New findings explaining the complicated process by which the "energy substations" of human cells split apart and recombine may lay the groundwork for new treatment approaches to a wide range of diseases, including some cancers and neurodegenerative diseases such as Parkinson's and Alzheimer's.
Researchers from The Johns Hopkins University's Integrated Imaging Center; the University of California, Davis; and the California Institute of Technology collaborated on two new studies analyzing the mechanisms and proteins that underlie the fission-fusion cycle of the cellular powerplants, called mitochondria. Their findings were published in two recent issues of the journal Science.
"To understand the role that mitochondria play in both normal and aberrant cell biology, it is essential to first understand the fusion-fission process that occurs continuously in normal, healthy cells," said J. Michael McCaffery, a research scientist in the Johns Hopkins Department of Biology, director of the Integrated Imaging Center, and an author on both studies.
Mitochondria constantly split and recombine and as cells divide, they pass along to each "daughter" cell the full complement of mitochondria necessary for healthy cell physiology. Recent research suggests that when this process goes awry, healthy cells die, resulting in diseases ranging from optic atrophy (the most common inherited form of blindness), to Charcot-Marie-Tooth disease (a disease in which nerves in the hands, feet and lower legs die off), to Parkinson's and Alzheimer's diseases (which arise from neurodegenerative cell death), and even to some types of cancer.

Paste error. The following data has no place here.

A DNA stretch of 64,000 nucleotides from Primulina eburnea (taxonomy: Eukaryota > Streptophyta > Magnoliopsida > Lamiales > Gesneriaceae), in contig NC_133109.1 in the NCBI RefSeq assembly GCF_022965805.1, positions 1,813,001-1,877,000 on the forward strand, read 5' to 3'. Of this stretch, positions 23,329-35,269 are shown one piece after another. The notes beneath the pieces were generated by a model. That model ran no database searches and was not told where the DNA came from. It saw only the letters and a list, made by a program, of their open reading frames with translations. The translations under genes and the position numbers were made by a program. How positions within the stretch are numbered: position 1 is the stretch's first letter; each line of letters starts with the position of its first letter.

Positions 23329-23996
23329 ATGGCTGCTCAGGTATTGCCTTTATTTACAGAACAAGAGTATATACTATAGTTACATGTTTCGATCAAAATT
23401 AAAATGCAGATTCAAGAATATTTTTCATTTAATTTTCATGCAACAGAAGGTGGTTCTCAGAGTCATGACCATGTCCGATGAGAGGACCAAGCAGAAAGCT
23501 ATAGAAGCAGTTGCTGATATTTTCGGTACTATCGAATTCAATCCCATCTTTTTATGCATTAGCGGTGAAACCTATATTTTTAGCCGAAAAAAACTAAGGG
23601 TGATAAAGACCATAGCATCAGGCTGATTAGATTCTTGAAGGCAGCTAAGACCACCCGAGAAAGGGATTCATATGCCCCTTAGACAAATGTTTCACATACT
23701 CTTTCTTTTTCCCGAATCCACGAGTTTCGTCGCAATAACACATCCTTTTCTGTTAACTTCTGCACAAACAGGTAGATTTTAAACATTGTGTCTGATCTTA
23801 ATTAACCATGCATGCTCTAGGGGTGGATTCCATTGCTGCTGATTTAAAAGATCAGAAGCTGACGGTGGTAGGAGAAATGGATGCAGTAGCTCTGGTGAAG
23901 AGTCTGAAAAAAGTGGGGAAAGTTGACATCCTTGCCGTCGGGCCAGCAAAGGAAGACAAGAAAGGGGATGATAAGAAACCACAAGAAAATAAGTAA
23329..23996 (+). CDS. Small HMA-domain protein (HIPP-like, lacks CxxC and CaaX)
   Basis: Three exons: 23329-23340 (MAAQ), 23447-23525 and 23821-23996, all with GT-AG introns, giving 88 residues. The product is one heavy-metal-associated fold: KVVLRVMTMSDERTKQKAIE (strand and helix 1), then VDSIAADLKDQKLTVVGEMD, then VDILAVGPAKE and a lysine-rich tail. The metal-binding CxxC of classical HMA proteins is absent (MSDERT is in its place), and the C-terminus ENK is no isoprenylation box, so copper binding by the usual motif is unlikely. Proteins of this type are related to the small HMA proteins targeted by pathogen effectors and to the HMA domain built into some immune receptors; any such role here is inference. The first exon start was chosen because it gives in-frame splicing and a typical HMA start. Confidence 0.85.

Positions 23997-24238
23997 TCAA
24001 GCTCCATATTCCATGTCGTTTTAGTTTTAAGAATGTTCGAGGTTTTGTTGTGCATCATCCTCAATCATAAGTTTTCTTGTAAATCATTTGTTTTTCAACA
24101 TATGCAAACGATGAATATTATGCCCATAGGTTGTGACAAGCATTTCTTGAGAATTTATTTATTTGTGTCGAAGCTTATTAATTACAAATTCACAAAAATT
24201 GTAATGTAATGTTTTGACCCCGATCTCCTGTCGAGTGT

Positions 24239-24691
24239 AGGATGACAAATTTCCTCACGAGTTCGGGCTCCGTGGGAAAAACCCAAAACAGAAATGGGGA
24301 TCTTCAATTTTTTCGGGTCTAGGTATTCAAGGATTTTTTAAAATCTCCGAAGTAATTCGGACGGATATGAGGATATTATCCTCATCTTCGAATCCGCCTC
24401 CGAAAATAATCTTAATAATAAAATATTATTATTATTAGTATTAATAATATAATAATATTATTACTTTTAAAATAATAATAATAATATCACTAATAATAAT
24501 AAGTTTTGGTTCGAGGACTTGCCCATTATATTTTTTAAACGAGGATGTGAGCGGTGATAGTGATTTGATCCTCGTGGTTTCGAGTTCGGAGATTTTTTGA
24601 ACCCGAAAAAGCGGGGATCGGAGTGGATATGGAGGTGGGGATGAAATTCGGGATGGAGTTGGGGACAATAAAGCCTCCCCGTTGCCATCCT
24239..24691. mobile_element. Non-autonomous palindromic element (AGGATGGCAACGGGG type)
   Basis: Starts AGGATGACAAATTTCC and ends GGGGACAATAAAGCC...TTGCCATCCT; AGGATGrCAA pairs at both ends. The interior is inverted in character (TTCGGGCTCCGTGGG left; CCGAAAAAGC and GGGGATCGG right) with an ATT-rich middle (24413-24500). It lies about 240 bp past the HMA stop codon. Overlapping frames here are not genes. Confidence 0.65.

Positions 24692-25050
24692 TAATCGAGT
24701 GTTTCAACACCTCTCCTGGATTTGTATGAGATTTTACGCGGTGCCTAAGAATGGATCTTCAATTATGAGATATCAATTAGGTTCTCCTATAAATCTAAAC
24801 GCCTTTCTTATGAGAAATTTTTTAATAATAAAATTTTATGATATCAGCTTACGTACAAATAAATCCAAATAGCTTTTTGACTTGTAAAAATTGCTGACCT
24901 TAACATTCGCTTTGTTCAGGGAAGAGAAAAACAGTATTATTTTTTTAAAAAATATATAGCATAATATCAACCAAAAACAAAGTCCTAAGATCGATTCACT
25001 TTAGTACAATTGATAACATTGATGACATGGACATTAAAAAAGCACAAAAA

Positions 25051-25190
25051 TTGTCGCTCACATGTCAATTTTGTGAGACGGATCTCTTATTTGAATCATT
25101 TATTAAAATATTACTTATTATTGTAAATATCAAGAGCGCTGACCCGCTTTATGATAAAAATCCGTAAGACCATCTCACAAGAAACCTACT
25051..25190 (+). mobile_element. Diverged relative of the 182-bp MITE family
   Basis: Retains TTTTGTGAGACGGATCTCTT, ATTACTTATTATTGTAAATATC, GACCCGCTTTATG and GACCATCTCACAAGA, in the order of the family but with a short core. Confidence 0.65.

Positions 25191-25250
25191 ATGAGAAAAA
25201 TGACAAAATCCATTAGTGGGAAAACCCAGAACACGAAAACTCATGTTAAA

Until now, though, understanding of those diseases was greatly limited by a lack of knowledge about the mitochondrial fusion portion of the cycle.
"Fusion of single membranes is a well-delineated process, involving well-known, well-studied proteins," McCaffery said. "However, the same cannot be said for mitochondrial fusion, in which the key sequence of events and facilitating proteins remain largely unknown."
The mitochondrial fusion process is challenging to understand because mitochondria are structurally very complex, double-membrane bound organelles. In order for separate mitochondria to fuse, two distinct, compositionally very different membranes must join. Understanding how mitochondria accomplish this while maintaining the integrity of their compartments and the appropriate segregation of membranes and proteins is a fundamental question that the researchers sought to answer.
McCaffery's team helped tackle this question by studying isolated mitochondria that had been removed from cells, observing them in test tubes using both light and electron microscopy. This cell-free approach allowed researchers a first-ever glimpse into the sequence of events underlying outer and inner membrane fusion.
What they discovered -- that mitochondria removed from their host-cell environment were nonetheless able to fuse -- surprised them because it suggested that mitochondria contain within themselves all the proteins necessary for fusion. This stands in stark contrast to the process of single-membrane fusion, which requires many additional cellular proteins to carry out this important function.
"We observed two distinct stages, with the first involving outer membrane fusion yielding an intermediate structure of two conjoined mitochondria, followed by the subsequent fusion of the inner membranes giving rise to a single mitochondrion," McCaffery said. "Understanding the discrete molecular events that underlie dynamic mitochondrial behavior has the potential to reveal keen insights into the basic and essential cell-mitochondria relationship, leading to increased understanding of the aging process; and potential treatments and perhaps cures of those age-related scourges of Parkinson's and Alzheimer's."